Then it got more surreal. I think my boss, ‘Judy’, didn’t really ‘get’ how bad these calls were but she definitely got an earful when he left a message on the answering machine. One of my jobs was to check the answering machine for messages and he fucking left one on there. Fairly brief, and to the descriptive point. When Judy heard it, she turned pale and was shocked. I called the police again – aha, proof! – but no. Still no help.
I won’t get into specifics and exact descriptions but I will say this – he promised to repeatedly rape me violently, to the point of injury.
So I did what I had to do; I got a gun.
My father used to hunt and I had fired a gun on my great aunt’s farm with him – he had grown up on a farm himself, and was a good shot. One of his exercises for me was to shoot a watermelon and I remember it was mangled afterwards. This was a reminder to never shoot unless you mean it, because the damage is horrific – you could easily kill someone, so do not do shoot lightly, he said.
I never thought I might actually NEED to protect myself like that until those calls, and until the police would do nothing about them. I had endured the harassment for about two months – two months of every day going to work and wondering who was watching me, which building he lived in… could it even be mine, and he was biding his time? Two months of hating when the phone rang, because the PBX didn’t show a caller ID on the phone a lot of the time – it could be a client, it could be him. Two months of breathing easily when he didn’t call for four days, only to be unpleasantly surprised on the fifth, perhaps, or the sixth day.
During one of the phone calls to the police, the officer I spoke with several times – let’s call him Officer Nelson – said something interesting. He had asked if I recognised any sounds or distinguishing features and I said it sounded like there was a cartoon on in the background. (!!!) He didn’t seem surprised, (I’ll paraphrase what he said).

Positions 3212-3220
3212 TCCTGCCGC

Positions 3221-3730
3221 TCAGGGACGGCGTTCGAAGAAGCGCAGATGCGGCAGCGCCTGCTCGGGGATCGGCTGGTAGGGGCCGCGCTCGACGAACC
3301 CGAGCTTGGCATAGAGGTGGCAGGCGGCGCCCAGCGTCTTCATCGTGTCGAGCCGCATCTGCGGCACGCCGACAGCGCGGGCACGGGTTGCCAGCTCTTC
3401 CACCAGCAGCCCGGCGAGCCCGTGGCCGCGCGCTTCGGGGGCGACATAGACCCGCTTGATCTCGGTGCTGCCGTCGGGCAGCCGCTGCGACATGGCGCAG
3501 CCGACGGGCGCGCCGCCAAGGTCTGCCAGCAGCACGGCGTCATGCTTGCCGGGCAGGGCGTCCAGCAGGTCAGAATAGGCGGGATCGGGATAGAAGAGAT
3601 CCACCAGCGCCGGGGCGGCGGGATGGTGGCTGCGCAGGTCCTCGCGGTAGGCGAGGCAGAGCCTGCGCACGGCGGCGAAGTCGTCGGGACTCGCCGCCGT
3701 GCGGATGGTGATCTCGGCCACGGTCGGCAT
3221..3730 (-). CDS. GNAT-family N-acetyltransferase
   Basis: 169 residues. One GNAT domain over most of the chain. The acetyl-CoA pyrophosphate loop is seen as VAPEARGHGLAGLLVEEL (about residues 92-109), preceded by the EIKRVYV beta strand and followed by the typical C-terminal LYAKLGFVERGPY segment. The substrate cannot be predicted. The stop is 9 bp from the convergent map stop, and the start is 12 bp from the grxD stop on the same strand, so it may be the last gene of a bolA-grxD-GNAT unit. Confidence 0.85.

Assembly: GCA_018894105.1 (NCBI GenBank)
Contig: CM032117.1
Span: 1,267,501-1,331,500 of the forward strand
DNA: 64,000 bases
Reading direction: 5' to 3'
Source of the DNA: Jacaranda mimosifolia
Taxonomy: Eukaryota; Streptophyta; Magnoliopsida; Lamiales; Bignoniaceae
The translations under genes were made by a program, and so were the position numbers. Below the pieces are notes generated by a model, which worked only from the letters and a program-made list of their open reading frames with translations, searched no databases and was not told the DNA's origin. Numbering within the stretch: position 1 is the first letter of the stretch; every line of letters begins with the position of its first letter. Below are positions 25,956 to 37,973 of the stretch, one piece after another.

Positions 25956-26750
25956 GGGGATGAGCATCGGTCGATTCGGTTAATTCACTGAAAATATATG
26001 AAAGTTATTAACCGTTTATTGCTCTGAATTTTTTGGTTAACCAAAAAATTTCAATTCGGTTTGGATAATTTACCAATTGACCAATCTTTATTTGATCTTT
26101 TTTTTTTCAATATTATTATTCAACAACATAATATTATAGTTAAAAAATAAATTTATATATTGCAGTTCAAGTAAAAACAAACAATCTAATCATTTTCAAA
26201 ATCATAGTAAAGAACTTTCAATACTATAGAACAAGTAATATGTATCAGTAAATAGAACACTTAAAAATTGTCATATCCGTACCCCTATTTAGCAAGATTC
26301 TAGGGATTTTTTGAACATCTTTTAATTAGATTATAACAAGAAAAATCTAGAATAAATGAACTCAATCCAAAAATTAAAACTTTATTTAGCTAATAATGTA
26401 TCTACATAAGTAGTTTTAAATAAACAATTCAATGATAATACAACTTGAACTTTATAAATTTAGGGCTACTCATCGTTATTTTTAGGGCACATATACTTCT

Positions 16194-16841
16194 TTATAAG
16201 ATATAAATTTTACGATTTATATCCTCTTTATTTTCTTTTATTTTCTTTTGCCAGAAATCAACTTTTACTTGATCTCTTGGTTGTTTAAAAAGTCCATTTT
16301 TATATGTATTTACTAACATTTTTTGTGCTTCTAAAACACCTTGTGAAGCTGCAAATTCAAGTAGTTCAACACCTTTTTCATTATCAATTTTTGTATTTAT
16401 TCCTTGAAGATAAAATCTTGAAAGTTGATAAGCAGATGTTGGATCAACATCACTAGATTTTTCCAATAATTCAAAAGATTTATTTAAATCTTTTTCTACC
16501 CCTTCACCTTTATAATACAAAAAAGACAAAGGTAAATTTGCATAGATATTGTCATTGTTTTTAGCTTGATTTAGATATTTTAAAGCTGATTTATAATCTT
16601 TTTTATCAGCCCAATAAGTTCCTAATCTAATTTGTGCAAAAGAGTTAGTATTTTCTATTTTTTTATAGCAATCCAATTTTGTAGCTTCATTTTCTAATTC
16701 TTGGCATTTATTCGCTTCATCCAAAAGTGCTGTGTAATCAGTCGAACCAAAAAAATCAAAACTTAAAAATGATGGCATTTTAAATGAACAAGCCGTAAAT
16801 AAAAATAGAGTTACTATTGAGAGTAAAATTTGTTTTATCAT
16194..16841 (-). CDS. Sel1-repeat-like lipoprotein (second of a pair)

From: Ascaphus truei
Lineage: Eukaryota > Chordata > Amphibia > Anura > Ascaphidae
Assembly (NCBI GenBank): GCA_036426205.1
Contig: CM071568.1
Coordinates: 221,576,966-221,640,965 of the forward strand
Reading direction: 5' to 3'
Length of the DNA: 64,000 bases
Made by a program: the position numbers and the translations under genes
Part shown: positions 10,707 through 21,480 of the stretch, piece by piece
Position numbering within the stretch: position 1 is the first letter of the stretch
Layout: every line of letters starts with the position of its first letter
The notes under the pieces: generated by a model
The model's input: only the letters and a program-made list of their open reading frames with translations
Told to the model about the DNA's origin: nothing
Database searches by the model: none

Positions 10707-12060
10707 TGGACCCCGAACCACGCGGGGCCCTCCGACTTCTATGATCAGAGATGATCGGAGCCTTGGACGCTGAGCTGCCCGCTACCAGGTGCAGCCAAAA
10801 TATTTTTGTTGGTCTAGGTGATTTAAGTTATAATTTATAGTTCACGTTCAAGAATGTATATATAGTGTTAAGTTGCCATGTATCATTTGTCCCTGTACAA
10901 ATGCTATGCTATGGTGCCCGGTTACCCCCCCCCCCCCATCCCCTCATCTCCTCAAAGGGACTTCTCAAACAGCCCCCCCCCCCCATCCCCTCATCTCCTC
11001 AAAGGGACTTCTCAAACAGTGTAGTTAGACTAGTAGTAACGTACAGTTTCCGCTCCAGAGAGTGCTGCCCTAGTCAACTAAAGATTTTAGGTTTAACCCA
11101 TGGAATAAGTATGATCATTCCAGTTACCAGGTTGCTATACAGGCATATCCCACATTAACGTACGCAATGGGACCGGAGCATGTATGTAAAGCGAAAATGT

“A lot of times these men are ones who feel impotent. They might have lost their jobs or whatever and are now the ‘wife’ and they are looking to gain control in their lives and this is how they do it. Sounds like this guy is home alone with the kids and these calls are how he is making himself feel important again.”
None of this made me feel any better – sure he was home with the kids now but he leaves the house sometimes. Could we shop at the store and he’d pass me and I would never know it and he would? Would I walk outside one day and find my tyres punctured? Could I go out with my girlfriends and unknowingly meet him at a club? His recitations of what he was going to do to me as I said were getting more violent and descriptive, despite any stand or attitude I gave him or how many times I hung up on him, so would it progress to the next step?
I don’t think I scare easily, but I was worried. I hope to God you never have been or ever will be in this situation, but no matter how brave you think you are it gnaws as you – he knows me but I don’t know him, and I have to be vigilant. I felt it was clear he was watching me by comments he made, so I wondered if it was only a matter of time until something broke, until he escalated, until he learned some pattern or saw a hole he could exploit.
So I had a gun at home and that helped, because I could even the playing field if he tried to force his way in, since he knew where I lived. I didn’t answer the door to people I didn’t know, speaking through it instead when the Jehovah’s Witnesses came by, for instance, and I looked into getting a concealed weapon permit after I found out a friend had one.
Then, thank God, there was a break. I called the police again – it had been a bad week for calls – and Officer Nelson suggested something.
He told me it might not work, but it was a trick that could scare the stalker. Nelson told me next time the stalker called, I should tap the disconnect on the phone, as if I was switching to call waiting but not actually do it enough to hang up, and say something to the effect of, “Officers, this is the call to trace.”
So simple, yet it worked. The minute I did that HE hung up and never called again. To be honest I felt guilty a little because it didn’t solve the problem – he wouldn’t call me, but was he still a threat to someone else? He could have been calling other women too, or moved on to an easier target. It took a while before I finally believed he wouldn’t call again, and for things to return to some semblance of normalcy; after a while I once more felt that bit of security I had captured when I got my job and apartment, constructively taking control of my OWN life.
Even though the worry is gone and it’s been a long time, the shadow of those feelings remain, even as details – like the name of the Officer – have faded. It felt good to exorcise those demons through Lily and for Nathan to get his comeuppance. As I said early in this post the situations aren’t the same, but I definitely drew on my experience when I created Nathan and that situation.